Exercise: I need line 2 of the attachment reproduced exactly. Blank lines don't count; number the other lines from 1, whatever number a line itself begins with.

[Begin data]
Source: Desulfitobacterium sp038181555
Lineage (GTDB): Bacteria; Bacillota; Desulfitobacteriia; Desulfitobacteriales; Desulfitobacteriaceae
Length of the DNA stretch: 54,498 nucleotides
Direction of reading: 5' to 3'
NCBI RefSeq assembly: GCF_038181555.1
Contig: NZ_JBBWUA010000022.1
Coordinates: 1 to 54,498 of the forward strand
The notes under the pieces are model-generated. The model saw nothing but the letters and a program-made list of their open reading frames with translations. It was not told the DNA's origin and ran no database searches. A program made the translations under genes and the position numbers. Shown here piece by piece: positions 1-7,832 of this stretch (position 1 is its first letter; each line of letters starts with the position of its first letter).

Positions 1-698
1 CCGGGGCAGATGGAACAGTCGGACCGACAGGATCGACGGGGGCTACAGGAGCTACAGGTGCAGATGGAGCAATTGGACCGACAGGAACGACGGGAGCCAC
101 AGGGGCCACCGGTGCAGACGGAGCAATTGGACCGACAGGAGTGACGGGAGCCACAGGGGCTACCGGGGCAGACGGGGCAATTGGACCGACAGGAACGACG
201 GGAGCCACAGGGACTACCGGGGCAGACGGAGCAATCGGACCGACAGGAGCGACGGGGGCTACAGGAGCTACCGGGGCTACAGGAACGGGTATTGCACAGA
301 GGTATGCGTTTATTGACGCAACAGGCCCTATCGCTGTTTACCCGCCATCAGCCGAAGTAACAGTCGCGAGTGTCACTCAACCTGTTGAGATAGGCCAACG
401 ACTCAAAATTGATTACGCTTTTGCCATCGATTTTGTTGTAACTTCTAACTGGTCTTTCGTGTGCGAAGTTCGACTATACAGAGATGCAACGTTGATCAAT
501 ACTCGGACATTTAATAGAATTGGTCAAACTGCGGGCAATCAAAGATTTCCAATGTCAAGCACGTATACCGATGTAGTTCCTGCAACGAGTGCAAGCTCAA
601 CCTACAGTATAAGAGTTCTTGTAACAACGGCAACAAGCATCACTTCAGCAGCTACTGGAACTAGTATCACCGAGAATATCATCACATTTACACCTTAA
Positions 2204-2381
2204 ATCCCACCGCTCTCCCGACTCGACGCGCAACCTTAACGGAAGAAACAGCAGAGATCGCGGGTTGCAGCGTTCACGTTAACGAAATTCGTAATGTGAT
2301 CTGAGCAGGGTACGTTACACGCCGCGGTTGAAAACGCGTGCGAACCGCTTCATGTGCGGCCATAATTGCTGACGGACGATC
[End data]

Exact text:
Lineage (GTDB): Bacteria; Bacillota; Desulfitobacteriia; Desulfitobacteriales; Desulfitobacteriaceae